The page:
BMA Investigation: Crew aboard Beluga Reefer Suffered Fatal Injuries

The Bahamas Maritime Authority (BMA) has published a marine investigation report to draw lessons learned from two fatal injuries that took place on the afternoon of 30 June 2023, aboard the Bahamas-flagged refrigerated cargo vessel Beluga Reefer.

On the afternoon of 30 June 2023, Beluga Reefer was on passage from Durban to Port Elizabeth, South Africa, and was making way during a period of adverse weather.

Four crew members were at the forward mooring station to secure mooring lines when the vessel was struck by a series of large waves, washing the four crew members off their feet, and propelling them into the ship’s structure and deck machinery.

Of the four crew members, two suffered fatal injuries, one sustained minor injuries and the other required emergency medical assistance ashore.

An investigation by the Bahamas Maritime Authority (BMA) found the reasons of the incident.

As it is explained by BMA, on departure from Durban, the master requested that all deck machinery and lines be secured for sea due to adverse weather conditions being forecasted. Due to a lack of rest, the bosun reported the forecastle was secure but decided to leave the mooring lines with a plan to complete the task later that day.

Whilst the bosun and crew slept, conditions deteriorated but no measures were put in place to control access to the deck, BMA said.

When the bosun and crew returned to the deck, no-one was aware of their movements and they were found by chance by the chief officer who was on deck and exposed to the same risk whilst completing a routine task.

The conclusions of the BMA investigation were that the bosun and an able-bodied seafarer were killed and a further two seafarers suffered injuries when they were washed clear from the forward mooring station when a series of large waves engulfed the forecastle.

The report found that the deck team were on the forecastle to secure mooring lines and equipment which they had reported as completed on sailing – they had left the work unfinished in order to take overdue rest.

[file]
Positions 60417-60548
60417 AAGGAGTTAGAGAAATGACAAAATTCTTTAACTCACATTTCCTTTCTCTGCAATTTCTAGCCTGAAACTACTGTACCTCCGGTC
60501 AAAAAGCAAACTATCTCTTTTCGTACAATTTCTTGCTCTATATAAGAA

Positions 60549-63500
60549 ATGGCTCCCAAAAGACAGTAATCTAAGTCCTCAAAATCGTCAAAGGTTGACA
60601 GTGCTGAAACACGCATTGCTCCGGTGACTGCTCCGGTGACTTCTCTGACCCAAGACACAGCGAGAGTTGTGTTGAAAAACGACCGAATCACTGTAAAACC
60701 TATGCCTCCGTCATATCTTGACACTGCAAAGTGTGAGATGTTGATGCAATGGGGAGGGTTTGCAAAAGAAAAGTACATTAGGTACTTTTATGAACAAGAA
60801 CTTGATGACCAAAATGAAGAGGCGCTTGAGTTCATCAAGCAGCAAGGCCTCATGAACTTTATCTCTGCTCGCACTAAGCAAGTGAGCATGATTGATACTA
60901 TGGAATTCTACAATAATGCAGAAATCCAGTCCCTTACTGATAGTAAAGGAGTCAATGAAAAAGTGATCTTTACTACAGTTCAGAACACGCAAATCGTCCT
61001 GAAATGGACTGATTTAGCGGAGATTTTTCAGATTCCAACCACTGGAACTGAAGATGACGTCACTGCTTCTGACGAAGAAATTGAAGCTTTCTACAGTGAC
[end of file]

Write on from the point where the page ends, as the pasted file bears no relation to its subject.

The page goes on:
“The vessel was experiencing slamming into the building sea and swell and steps had been taken to mitigate but at no point had the officer of the watch or master considered using the Company’s heavy weather checklist or restricting access to deck.

“The chief officer missed an opportunity to discuss mitigating measures for the forecasted adverse conditions at a shipboard safety meeting the previous day,” BMA notes.

The BMA said in its report that the bosun’s misreporting that the forward mooring station was secure for sea when departing Durban was a situational violation.

“This decision – to leave securing the forward mooring station until after their rest period – was informed by fatigue, onset by the change in working patterns as the vessel worked along the coast,” the report said.

Acheon Akti Navigation has since enforced a programme of change with regards to “Stop-The -Job” interventions and risk management. It has also instructed its fleet to affix warning signs at the exits of accommodation blocks that entry to the weather deck during adverse weather is prohibited.

The BMA has recommended that the company conducts a full review of its onboard procedures with particular attention to casualty reporting, verifying that the vessel is prepared for sea, deck access and movement of personnel, task scheduling and communication.

The full BMA report can be found here.